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We present two cases of subclavian steel syndrome to give an impression of the wide spectrum of possible symptoms and of the commonly used imaging modalities in subclavian steal syndrome.
Case one is a 49-year-old female with periodic numbness in her left arm, followed by dizziness and nausea, occurring only while hanging laundry. MRI with angiography (fig 1A) and conventional angiography revealed a moderate proximal left subclavian artery stenosis (fig 2A–C), while Duplex ultrasound demonstrated the functional haemodynamic consequences (fig 1B–D) and the stenosis was eventually treated with a stenting procedure (fig 2D).
Case two is a 59-year-old male with chronic renal failure on haemodialysis presenting with acute left homonymous haemianopsia. His installed Cimino fistula was found enormously enlarged with calculated volume of total fistula flow 3945 ml/min. MRI of the brain demonstrated an acute ischaemic stroke of the occipital lobe (fig 3A, B). Further investigations showed a patent vertebrobasilar system, no subclavian artery stenosis and were negative for an embolic source (fig 3C, D). Ultrasonography of the brachiocephalic fistula revealed high haemodynamic demand (fig 4).1 Thus, the patient either suffered haemodynamic infarcts in two endbranches of the posterior cerebral artery or the oscillatory flow within the left vertebral artery caused clot formation leading to local embolic events.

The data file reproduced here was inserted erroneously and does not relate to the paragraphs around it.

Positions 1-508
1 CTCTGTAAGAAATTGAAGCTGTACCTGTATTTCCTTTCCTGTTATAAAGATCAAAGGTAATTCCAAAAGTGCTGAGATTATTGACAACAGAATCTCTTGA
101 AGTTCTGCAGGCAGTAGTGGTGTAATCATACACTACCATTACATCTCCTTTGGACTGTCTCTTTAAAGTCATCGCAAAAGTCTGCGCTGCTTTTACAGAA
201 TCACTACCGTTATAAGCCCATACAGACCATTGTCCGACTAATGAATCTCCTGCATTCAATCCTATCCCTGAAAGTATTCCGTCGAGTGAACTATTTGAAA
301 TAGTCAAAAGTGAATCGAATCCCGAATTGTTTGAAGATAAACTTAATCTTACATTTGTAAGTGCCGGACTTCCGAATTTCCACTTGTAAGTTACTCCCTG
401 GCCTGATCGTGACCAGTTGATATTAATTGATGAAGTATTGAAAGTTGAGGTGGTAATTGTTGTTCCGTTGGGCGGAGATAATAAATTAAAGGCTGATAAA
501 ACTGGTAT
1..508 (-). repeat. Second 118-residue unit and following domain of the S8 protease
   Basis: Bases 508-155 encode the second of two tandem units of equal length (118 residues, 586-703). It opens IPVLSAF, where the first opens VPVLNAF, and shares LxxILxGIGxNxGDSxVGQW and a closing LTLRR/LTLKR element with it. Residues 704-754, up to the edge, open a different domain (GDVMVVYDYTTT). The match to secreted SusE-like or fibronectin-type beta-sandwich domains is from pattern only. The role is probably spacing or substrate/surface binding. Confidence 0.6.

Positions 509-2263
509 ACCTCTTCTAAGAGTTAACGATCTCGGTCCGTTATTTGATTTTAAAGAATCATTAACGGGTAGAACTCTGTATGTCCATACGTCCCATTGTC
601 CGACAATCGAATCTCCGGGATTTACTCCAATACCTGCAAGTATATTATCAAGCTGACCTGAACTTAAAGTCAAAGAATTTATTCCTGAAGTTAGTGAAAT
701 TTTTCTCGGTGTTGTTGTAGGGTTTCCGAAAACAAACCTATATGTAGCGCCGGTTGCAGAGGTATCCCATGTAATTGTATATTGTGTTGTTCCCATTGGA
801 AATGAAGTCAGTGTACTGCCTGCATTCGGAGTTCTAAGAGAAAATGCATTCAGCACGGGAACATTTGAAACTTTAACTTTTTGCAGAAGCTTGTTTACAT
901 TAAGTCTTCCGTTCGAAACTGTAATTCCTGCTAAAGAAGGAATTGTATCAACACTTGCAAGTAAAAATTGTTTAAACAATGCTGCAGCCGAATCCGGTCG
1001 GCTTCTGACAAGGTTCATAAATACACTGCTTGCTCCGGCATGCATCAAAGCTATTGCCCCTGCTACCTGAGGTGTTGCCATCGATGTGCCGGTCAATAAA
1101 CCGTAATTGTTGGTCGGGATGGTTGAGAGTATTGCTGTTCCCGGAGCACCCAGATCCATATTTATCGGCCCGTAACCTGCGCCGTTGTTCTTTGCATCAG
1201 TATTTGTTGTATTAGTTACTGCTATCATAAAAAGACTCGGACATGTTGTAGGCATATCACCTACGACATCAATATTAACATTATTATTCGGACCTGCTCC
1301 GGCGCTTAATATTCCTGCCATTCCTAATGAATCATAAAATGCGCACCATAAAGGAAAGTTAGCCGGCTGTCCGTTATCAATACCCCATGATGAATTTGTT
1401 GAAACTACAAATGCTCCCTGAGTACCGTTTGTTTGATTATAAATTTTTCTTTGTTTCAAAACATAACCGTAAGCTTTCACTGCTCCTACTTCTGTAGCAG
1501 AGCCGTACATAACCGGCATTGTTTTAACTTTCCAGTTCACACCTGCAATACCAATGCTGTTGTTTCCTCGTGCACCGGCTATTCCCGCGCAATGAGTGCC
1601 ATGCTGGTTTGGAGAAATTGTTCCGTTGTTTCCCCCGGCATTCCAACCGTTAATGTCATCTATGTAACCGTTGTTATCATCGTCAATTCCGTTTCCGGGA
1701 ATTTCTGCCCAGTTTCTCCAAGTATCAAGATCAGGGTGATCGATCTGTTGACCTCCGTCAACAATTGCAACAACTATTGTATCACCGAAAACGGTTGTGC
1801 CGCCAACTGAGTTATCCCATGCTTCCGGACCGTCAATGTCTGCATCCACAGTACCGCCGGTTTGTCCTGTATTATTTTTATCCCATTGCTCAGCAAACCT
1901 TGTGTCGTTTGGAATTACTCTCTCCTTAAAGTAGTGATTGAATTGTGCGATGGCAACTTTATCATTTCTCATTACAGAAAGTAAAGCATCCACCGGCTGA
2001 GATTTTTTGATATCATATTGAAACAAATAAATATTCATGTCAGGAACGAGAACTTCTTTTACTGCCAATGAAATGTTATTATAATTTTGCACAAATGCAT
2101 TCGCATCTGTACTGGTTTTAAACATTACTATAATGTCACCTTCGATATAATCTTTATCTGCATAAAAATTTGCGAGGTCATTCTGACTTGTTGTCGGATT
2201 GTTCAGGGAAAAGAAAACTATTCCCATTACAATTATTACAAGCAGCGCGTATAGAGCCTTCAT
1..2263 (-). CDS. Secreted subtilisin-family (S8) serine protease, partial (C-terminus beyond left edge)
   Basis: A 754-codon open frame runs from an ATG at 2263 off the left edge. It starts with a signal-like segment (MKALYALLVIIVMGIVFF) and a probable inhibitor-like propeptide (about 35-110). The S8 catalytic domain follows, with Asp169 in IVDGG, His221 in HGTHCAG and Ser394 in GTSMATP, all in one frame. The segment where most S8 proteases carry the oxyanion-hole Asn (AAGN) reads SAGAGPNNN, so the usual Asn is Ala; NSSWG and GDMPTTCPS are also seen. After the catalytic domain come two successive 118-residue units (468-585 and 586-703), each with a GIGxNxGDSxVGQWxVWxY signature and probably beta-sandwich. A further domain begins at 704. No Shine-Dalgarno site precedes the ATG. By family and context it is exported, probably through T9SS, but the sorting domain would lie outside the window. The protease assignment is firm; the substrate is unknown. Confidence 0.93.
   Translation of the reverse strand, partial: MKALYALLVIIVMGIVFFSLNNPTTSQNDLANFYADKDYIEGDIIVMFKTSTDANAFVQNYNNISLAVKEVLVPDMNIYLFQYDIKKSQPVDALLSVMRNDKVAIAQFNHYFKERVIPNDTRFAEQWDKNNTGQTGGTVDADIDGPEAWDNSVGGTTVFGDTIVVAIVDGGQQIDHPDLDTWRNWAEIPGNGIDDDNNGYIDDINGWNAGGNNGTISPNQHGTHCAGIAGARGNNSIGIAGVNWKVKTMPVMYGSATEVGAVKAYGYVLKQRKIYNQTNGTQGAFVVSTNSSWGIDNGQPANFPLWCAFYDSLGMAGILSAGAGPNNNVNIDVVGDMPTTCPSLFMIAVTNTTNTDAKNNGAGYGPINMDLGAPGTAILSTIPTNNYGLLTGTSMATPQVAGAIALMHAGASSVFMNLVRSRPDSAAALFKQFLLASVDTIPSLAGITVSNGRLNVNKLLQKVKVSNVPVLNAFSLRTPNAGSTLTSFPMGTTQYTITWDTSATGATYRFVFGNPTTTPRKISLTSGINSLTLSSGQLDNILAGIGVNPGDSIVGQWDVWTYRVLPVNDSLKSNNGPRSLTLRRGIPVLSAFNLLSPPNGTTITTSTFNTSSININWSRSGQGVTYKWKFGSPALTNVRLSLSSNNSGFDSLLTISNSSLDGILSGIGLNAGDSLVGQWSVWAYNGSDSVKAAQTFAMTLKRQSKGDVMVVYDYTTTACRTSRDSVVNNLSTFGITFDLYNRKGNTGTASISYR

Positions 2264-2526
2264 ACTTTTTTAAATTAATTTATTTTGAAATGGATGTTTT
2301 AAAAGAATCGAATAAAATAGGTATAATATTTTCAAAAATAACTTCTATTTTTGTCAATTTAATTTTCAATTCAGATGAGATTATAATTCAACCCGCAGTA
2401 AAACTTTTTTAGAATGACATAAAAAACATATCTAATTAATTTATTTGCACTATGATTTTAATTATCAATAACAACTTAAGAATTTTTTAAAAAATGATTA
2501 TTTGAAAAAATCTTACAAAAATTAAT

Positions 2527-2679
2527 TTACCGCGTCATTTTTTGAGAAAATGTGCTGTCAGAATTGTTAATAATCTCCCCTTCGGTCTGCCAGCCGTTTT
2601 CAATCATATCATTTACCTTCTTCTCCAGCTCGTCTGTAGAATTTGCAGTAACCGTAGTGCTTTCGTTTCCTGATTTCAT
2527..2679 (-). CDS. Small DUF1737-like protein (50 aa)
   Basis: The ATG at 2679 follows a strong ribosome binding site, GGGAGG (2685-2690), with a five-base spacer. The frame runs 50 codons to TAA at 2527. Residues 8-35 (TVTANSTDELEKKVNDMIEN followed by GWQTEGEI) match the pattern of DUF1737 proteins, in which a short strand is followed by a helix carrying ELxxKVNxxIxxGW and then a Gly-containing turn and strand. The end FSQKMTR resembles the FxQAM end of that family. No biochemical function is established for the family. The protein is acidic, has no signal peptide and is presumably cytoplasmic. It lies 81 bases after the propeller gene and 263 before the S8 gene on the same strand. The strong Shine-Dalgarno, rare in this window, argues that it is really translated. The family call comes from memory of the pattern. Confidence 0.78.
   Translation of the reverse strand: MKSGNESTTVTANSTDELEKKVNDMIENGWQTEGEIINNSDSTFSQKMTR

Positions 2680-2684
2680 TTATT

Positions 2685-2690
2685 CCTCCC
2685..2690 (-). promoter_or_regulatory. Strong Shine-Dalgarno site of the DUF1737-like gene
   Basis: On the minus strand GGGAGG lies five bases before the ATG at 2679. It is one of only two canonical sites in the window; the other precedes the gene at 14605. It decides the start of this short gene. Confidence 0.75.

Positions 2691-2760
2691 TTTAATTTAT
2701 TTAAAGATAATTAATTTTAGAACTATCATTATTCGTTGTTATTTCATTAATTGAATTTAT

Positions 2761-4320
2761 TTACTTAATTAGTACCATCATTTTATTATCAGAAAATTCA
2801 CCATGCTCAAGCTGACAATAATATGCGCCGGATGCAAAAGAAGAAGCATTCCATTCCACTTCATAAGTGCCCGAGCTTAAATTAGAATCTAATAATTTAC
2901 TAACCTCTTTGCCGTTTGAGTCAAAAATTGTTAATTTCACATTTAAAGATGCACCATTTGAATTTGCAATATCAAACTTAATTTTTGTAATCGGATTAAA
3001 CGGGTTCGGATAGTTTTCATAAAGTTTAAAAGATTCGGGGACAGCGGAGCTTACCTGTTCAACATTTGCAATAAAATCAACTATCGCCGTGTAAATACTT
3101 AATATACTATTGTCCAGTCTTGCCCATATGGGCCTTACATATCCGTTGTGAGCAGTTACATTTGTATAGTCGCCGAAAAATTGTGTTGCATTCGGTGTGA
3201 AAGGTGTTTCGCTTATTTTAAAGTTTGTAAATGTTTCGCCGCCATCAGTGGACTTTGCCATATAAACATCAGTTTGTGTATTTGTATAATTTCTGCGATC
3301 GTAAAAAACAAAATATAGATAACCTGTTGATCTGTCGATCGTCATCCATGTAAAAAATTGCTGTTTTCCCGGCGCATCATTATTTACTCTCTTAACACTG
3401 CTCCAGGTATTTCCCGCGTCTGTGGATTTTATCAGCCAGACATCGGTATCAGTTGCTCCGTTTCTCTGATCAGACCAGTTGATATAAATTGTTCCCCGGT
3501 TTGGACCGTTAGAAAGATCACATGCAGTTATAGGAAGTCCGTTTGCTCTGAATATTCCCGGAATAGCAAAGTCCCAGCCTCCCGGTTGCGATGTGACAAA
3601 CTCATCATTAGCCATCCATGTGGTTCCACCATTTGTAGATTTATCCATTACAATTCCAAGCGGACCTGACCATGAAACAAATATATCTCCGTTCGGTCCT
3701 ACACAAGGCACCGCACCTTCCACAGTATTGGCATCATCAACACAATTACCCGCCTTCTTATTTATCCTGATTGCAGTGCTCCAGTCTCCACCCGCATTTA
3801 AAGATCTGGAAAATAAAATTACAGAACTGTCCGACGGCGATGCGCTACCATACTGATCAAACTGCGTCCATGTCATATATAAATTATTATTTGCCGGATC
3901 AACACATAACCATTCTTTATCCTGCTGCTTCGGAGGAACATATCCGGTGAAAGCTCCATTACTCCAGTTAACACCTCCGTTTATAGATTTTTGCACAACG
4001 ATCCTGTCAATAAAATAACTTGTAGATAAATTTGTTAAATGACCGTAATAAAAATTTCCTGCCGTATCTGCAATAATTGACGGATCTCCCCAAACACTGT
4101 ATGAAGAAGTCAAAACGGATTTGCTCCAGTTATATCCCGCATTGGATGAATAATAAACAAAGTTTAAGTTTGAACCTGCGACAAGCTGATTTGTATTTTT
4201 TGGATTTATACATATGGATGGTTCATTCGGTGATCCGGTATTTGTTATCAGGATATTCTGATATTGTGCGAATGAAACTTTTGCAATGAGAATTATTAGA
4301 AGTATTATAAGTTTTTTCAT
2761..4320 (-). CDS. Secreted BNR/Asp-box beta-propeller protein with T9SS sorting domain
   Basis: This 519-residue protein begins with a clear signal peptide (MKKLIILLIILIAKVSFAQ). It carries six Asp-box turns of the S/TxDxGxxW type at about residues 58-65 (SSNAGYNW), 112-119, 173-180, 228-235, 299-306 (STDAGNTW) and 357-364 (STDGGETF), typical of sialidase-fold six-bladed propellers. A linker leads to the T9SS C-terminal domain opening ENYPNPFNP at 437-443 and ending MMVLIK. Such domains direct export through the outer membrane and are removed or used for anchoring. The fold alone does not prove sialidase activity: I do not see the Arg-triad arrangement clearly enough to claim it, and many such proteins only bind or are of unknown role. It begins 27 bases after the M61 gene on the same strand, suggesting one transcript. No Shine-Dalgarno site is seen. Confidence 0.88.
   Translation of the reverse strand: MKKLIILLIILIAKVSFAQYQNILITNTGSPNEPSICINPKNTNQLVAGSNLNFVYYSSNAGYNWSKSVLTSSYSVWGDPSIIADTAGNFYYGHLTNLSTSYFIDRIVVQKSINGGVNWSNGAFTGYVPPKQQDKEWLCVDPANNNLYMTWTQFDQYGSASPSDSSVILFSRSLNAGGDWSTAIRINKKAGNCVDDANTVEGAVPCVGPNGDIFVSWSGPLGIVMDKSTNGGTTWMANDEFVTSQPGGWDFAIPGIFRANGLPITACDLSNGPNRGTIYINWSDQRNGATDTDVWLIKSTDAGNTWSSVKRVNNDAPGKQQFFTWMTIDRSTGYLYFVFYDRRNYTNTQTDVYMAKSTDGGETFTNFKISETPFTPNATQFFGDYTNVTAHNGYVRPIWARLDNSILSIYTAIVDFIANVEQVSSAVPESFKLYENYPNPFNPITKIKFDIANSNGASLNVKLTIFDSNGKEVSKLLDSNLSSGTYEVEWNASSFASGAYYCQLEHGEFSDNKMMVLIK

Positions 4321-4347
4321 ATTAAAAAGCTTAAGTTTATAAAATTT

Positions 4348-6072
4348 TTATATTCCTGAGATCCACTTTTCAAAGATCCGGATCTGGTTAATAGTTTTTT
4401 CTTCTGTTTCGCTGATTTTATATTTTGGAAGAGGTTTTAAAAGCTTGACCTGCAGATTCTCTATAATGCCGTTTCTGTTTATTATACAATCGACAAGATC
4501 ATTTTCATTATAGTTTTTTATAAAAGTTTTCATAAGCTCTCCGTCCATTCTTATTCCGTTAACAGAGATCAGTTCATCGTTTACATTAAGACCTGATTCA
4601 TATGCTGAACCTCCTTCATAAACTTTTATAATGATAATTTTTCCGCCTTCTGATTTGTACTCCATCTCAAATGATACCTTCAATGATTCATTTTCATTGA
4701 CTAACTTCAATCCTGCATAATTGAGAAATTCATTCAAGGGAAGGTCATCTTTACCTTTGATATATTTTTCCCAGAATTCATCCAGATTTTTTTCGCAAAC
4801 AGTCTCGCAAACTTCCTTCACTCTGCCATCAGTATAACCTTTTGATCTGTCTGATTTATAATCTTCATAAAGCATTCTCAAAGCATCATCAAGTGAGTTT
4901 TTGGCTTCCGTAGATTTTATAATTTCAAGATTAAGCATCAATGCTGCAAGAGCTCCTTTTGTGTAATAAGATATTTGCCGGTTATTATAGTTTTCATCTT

While CT angiography and MR angiography both are suitable for detecting a subclavian artery stenosis,2,3 both techniques are less suitable for detecting dynamic and subtle changes in blood flow. However, cranial CT and MRI can provide more information about acute or chronic ischaemic events in the vertebrobasilar territory. Conventional angiography can determine the degree of a stenosis with greatest accuracy and demonstrate retrograde flow.
Ultrasound investigation disclosed important haemodynamic aspects of the disease that were not observed by MR angiography.
Competing interests: none.
Patient consent: Patient/guardian consent was obtained for publication.
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